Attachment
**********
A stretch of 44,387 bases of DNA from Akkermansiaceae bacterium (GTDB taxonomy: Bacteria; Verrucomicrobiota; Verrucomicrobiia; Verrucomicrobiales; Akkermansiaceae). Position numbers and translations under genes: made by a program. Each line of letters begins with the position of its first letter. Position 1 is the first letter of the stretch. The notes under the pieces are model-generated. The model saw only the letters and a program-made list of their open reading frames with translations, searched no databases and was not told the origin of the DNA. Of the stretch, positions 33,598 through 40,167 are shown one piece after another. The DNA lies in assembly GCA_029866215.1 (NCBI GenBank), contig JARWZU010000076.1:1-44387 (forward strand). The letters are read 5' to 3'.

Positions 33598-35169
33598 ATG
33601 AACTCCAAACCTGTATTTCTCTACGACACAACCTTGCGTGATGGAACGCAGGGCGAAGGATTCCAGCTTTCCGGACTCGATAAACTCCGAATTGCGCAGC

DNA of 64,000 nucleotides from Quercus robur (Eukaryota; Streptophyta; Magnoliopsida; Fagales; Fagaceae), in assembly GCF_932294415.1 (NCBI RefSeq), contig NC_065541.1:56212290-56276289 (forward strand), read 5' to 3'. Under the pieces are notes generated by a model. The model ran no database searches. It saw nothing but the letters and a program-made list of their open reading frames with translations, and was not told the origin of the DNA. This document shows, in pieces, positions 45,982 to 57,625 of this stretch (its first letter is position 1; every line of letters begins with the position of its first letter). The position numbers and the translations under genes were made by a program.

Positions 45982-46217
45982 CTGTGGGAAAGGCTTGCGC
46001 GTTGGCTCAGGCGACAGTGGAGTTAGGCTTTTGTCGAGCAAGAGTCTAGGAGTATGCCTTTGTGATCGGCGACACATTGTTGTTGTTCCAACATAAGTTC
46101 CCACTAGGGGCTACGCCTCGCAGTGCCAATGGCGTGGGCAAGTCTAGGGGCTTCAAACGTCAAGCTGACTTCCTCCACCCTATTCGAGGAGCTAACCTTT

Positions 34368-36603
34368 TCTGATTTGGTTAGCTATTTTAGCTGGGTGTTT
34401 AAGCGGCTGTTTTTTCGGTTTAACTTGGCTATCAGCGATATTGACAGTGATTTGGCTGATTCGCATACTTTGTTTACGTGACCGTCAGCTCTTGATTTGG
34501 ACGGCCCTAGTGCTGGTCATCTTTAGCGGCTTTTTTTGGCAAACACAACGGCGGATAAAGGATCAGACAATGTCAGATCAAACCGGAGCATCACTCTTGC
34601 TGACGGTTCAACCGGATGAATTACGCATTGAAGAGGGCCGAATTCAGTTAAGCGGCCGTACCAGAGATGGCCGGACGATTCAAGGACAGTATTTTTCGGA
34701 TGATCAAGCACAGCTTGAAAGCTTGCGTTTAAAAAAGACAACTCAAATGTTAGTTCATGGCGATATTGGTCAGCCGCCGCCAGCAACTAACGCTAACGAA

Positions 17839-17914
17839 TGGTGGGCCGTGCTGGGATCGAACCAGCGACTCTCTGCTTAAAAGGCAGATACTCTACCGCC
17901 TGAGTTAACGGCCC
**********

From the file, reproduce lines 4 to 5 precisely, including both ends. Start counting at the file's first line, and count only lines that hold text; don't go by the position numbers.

33601 AACTCCAAACCTGTATTTCTCTACGACACAACCTTGCGTGATGGAACGCAGGGCGAAGGATTCCAGCTTTCCGGACTCGATAAACTCCGAATTGCGCAGC

DNA of 64,000 nucleotides from Quercus robur (Eukaryota; Streptophyta; Magnoliopsida; Fagales; Fagaceae), in assembly GCF_932294415.1 (NCBI RefSeq), contig NC_065541.1:56212290-56276289 (forward strand), read 5' to 3'. Under the pieces are notes generated by a model. The model ran no database searches. It saw nothing but the letters and a program-made list of their open reading frames with translations, and was not told the origin of the DNA. This document shows, in pieces, positions 45,982 to 57,625 of this stretch (its first letter is position 1; every line of letters begins with the position of its first letter). The position numbers and the translations under genes were made by a program.